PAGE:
Over the past few days, some College of Charleston students, faculty and staff, along with others in the community, have expressed concerns about the Board of Trustees' selection of Lt. Gov. Glenn McConnell as the College's 22nd president. A primary issue raised by many critics is the belief that the comments submitted by the various constituent groups were not considered by the Board of Trustees. While I cannot speak for the entire board, I can say as one board member, and as an alumnus of the College, I did carefully consider these comments. In my opinion, the objections centered on three key themes: 1) concerns about Lt. Gov. McConnell's lack of experience in higher education; 2) concerns about his past association with the Confederate flag and Civil War re-enacting; and 3) concerns about the integrity of the presidential selection process.

Lt. Gov. McConnell's lack of higher education experience is a legitimate issue to raise, but in my opinion, his experience with higher education public policy matters helped overcome this concern. As a leader in the S.C. Senate for more than 30 years, Lt. Gov. McConnell was likely involved in every major higher education policy debate that occurred during this time period. Whether the issue was the authorization of the Endowed Chair Program, the creation of the State Lottery and the LIFE/Palmetto Fellows Scholarships, the consideration of legislation to create a Board of Regents, or appointments to the Commission on Higher Education, there is no question that Lt. Gov. McConnell has been involved in higher education issues.

And while Lt. Gov. McConnell has not worked in an academic environment, our College has a history of successful, non-traditional leaders such as Presidents Ted Stern and Alex Sanders. Moreover, many other universities across the country have had success with presidents who came to them from the political arena, such as the University of Oklahoma, Baylor and the University of California system.

Lt. Gov. McConnell's service in the Senate exhibited to me his leadership abilities. The Senate is full of individuals and groups with differing opinions and agendas. Based on feedback from references and colleagues in the General Assembly, and community and business leaders, Lt. Gov. McConnell was a master at balancing different agendas and helping groups reach compromise. He was described as an individual who took the time to understand the issues, sought the opinions of all involved, and took a leadership role in resolving the issues and moving forward. I am sure he will bring these same qualities to our campus.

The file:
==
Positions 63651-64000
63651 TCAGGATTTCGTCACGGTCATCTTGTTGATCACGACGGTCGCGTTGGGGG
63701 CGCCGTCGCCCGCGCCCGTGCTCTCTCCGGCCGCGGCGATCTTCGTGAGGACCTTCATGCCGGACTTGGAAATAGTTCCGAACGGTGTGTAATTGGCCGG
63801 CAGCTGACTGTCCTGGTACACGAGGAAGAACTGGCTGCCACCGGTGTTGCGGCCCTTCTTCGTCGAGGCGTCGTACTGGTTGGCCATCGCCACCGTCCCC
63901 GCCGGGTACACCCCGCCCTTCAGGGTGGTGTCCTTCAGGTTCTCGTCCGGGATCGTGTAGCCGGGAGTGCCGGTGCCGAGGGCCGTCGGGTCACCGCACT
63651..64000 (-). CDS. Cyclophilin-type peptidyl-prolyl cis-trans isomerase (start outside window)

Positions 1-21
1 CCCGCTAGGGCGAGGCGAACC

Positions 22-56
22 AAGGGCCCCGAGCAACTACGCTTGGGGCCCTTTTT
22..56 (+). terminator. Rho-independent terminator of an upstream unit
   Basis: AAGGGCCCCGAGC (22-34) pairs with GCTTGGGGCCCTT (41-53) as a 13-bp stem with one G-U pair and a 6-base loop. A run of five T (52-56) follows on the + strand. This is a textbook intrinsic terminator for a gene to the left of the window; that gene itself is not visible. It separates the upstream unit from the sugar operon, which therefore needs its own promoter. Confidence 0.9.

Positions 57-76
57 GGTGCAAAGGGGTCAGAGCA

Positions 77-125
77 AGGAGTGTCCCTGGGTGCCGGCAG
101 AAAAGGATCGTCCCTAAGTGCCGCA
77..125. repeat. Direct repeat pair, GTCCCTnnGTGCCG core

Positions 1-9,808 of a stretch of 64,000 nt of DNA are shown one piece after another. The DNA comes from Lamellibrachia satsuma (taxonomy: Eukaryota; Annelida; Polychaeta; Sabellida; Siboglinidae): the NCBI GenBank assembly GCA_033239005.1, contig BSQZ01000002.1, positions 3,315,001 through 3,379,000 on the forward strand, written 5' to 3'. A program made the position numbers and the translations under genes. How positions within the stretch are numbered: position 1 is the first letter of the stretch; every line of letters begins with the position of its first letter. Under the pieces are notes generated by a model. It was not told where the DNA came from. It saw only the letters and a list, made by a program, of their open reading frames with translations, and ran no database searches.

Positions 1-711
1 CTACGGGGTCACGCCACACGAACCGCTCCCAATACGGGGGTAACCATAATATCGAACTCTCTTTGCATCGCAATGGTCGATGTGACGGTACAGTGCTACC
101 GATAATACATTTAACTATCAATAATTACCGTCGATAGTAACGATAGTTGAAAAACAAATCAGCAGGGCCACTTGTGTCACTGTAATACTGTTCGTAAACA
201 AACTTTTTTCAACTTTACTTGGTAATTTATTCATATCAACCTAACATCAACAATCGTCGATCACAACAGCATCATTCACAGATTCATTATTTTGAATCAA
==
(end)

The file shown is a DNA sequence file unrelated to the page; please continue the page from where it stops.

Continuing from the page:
The issue of Lt. Gov. McConnell's past association with the Confederate flag and Civil War re-enacting was a concern expressed by many others. From what I understand, while a senator, Lt. Gov. McConnell played a pivotal role in reaching the compromise that removed the Confederate flag from atop the Statehouse dome and placed it on the Statehouse grounds. While I understand this decision may still be controversial, I think it is important to remember that this was a decision made by the South Carolina General Assembly and not simply by then-Sen. McConnell. Whether it was successful or not, I believe the compromise was an effort to resolve the issues and move our state forward.

To me, the deeper issue is whether Lt. Gov. McConnell is a racist, as some claim. I am absolutely convinced he is not. I came to this conclusion based on the board's personal interviews with him, on responses from his references, and on comments from African-American legislative leaders who have served with him. Others have addressed Lt. Gov. McConnell's successes in the appointment of African-American judges and funding for historically black colleges and universities in South Carolina, but for me the issue is whether he will be a president who will be fair and just to all our faculty, staff and students. I am convinced he will be.

Finally, the concern of the presidential search process being faulty was raised by some constituent groups. Having taken time away from my family and business to sit through several days of meetings, and having spent many additional hours reviewing resumes and references, I can say that my time was well-spent on a solid search process. While the details of the discussions are confidential, I can assure anyone who asks that the Board of Trustees had a rigorous debate in reviewing candidates to determine who would be the best president for the College of Charleston.

As with any private corporation or college, the ultimate responsibility, and accountability, for selecting the CEO or president lies with the board of directors or the board of trustees. The decision should be based on who can best lead and serve the needs of the organization. As a board member, I look forward to being held accountable for the selection of Lt. Gov. Glenn McConnell as the 22nd president of the College of Charleston, as I believe he will be an effective and able leader.

I challenge everyone to take the time to get to know Lt. Gov. McConnell. The individual I met through the interview process and through discussions with those closely associated with him is quite different than the one that has been portrayed by some on campus and in the media. He is a very thoughtful, respectful and able leader who has great compassion for his alma mater, the College of Charleston. Let's give our new president an opportunity to lead.

G. Lee Mikell is vice chair of the College of Charleston Board of Trustees and a 1984 graduate of the College. He has served on the board since 2004.